Saoirse Ronan admits she's 'terrified' of Broadway debut in The Crucible and bemoans lack of roles for women her age
She's a bona fide Hollywood star who has seamlessly transitioned from child star to successful adult actor but there's one aspect of her craft which still daunts Saoirse Ronan - theatre.
The 21-year-old is currently treading the publicity trail for her latest film Brooklyn, but it scheduled to play Abigail in The Crucible on Broadway in New York from January.
"It's The Crucible - no pressure!" she joked to Pat Kenny on Newstalk. "It's terrifying. No pressure at all playing Abigail. I'm terrified.
"A journalist asked me when I was away, 'have you started thinking about The Crucible' and I haven't thought about anything else but the play for the last year and a half."
It will be Saoirse's very first foray into treading the boards despite a Hollywood career with films including Atonement, Hanna, The Grand Budapest Hotel, and The Lovely Bones under her belt.
"It's completely new territory for me," she added. "I didn't ever train. I've never done a play before apart from playing a tree in a school play when I was six.
"I felt like I did a good job. I represented that tree!"
Saoirse currently lives in Ireland but will be moving to New York in January.
"After [the play] I'm going to spend my time between New York and Ireland," she revealed.
"I've realised working there over the summer how well Ireland and New York compliment each other. There are so many of us over there. You can celebrate where you come from, no matter where that may be."
Saoirse, who was born in New York to Dublin parents, added, "I'll have gone full circle by the time January comes."
Speaking about her Dublin accent (despite the fact she grew up in Carlow, her parents are from Dublin), she said she thinks "it has gotten stronger since I've gone away".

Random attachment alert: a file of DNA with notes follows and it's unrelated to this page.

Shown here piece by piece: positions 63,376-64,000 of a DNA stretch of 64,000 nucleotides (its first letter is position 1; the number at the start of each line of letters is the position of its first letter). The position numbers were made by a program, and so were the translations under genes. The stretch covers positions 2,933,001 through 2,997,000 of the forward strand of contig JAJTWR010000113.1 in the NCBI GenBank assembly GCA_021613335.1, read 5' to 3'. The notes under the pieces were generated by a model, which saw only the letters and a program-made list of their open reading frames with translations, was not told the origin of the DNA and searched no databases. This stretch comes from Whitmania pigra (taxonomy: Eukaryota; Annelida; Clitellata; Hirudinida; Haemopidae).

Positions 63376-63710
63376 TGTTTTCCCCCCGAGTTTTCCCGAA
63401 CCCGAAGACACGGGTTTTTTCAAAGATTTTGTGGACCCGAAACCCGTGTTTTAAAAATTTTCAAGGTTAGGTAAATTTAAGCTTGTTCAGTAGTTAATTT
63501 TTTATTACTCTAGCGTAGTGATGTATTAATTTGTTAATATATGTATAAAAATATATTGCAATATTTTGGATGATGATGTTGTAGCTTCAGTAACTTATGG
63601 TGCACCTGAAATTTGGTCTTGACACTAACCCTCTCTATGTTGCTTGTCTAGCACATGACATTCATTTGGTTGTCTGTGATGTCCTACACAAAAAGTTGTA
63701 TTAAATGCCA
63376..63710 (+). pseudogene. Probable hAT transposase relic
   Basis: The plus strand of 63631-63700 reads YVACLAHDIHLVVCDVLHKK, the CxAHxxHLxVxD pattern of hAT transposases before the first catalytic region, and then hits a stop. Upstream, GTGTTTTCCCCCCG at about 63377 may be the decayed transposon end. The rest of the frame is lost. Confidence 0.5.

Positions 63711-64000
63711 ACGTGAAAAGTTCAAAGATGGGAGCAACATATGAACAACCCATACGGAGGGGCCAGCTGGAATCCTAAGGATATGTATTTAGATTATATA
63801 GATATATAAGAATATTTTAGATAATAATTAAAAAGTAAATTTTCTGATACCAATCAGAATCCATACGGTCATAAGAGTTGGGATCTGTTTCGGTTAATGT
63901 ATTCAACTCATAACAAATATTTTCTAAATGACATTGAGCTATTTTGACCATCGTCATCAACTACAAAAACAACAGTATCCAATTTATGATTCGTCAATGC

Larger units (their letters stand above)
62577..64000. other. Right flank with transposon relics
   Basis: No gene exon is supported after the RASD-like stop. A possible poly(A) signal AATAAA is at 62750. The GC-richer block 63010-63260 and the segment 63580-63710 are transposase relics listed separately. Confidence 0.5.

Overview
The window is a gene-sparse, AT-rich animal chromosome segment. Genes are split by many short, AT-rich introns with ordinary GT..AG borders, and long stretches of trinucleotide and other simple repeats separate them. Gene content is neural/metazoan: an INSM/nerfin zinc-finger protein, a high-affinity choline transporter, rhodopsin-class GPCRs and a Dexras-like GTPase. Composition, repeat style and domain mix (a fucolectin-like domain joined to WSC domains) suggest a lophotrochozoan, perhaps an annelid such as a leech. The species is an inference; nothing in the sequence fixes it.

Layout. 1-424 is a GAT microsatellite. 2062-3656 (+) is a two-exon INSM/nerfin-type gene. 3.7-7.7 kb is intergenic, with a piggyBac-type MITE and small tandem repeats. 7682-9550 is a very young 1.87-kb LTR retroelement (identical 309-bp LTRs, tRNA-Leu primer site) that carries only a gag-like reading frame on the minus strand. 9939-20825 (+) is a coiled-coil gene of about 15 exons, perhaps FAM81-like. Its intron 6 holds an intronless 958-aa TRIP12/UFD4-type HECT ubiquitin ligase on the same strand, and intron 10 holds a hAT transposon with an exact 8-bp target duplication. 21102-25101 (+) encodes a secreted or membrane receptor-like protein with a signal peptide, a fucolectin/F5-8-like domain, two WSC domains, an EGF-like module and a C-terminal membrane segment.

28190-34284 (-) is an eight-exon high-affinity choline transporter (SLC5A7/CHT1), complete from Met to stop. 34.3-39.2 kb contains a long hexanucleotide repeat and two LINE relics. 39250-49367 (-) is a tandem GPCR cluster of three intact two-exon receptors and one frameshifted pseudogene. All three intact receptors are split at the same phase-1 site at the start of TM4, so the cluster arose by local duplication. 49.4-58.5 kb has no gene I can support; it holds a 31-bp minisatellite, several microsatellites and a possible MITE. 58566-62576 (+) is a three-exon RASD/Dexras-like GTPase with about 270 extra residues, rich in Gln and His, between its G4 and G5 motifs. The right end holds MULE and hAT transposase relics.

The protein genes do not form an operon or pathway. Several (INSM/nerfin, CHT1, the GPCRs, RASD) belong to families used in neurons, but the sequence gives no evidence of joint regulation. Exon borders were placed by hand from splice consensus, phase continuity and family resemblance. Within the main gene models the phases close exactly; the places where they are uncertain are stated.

"I would never change my accent," she said, "It's your identity."
She added, "I spend time at home whenever i can, again like your accent, you don’t want to lose touch with where you come from. [People at home] will let you know [if you lose touch], they'll let you know in an instant - 'Where do you think you're going?'".
Of her transition from child star to respected adult actor, she said "it wasn't seamless, it didn't feel that way".
"I was so lucky I got to do great things over the last few years, Grand Budapest and all that, but I really felt from the ages of 18/19 to 21/22, executives and producers and studios and wheover else don't really know what to do with girls who are that age," she said.
"It's a middle ground. You can't do coming of age necessarily any more, you can't do high school dramas, but you're still not 'woman' enough in their eyes so it's hard to find roles if you're actually about the work and playing a decent character."
Saoirse feels she's finally "starting to come out of it now" thanks in the main to Brooklyn, the big screen adaptation of Colm Toibin's best-seller.
"It's such an interesting time, I don't understand why more stories aren't written around guys and girls that age," she added.
"You're not a child anymore, you're adapting to be an adult, and you don't know what the hell your'e doing, where you stand, who you are in relation to work, in relation to people. It's all turned on its head around the age of 20 so it's an interesting time to play."